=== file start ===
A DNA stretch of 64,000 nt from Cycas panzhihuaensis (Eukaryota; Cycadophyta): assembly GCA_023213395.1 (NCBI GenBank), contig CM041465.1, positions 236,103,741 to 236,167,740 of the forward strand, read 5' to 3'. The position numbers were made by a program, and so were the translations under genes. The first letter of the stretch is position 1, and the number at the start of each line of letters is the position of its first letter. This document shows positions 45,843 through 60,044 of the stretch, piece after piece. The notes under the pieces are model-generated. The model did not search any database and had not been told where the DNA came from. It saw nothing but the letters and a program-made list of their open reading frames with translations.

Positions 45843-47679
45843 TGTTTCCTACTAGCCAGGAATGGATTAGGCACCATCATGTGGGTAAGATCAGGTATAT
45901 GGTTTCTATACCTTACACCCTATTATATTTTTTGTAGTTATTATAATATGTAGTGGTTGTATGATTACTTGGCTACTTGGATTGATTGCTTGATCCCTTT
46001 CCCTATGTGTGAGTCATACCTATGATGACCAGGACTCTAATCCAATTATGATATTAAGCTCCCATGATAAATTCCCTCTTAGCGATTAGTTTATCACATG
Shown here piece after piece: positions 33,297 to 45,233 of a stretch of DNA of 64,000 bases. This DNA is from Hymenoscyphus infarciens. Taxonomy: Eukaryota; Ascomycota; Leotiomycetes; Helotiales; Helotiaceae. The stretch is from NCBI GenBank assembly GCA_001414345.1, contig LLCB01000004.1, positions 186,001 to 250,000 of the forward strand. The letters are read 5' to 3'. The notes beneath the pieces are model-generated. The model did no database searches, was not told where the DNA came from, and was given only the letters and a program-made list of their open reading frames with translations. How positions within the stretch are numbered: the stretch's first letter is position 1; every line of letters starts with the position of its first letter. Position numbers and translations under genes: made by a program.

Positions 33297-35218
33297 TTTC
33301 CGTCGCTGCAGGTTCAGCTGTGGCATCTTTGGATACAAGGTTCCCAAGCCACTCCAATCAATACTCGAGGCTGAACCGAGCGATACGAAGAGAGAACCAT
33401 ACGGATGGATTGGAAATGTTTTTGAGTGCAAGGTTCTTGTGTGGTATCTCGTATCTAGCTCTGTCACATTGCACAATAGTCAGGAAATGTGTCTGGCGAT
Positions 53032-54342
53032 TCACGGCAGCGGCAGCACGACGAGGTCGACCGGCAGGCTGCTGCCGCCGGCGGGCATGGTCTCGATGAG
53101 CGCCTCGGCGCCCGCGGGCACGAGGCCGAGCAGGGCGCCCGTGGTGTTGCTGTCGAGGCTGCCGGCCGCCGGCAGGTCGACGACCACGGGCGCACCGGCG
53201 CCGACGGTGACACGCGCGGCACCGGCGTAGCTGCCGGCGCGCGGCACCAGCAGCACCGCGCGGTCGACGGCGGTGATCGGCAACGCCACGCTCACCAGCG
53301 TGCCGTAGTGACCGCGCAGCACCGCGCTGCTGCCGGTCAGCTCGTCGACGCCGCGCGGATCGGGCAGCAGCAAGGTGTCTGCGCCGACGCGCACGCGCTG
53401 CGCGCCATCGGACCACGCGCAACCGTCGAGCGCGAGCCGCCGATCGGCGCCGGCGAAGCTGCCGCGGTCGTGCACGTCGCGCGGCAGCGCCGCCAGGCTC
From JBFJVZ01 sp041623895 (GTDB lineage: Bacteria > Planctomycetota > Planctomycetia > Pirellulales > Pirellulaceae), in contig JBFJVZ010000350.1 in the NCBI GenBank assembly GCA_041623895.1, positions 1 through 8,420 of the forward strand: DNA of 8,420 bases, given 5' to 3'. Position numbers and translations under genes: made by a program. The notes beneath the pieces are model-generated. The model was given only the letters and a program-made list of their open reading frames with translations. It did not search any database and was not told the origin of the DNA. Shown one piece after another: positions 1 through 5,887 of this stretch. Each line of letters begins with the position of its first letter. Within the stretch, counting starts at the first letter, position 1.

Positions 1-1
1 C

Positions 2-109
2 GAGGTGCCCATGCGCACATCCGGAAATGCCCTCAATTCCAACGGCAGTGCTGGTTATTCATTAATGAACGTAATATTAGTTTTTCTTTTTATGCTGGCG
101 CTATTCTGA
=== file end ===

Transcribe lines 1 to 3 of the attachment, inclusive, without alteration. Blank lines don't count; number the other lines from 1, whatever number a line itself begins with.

A DNA stretch of 64,000 nt from Cycas panzhihuaensis (Eukaryota; Cycadophyta): assembly GCA_023213395.1 (NCBI GenBank), contig CM041465.1, positions 236,103,741 to 236,167,740 of the forward strand, read 5' to 3'. The position numbers were made by a program, and so were the translations under genes. The first letter of the stretch is position 1, and the number at the start of each line of letters is the position of its first letter. This document shows positions 45,843 through 60,044 of the stretch, piece after piece. The notes under the pieces are model-generated. The model did not search any database and had not been told where the DNA came from. It saw nothing but the letters and a program-made list of their open reading frames with translations.

Positions 45843-47679
45843 TGTTTCCTACTAGCCAGGAATGGATTAGGCACCATCATGTGGGTAAGATCAGGTATAT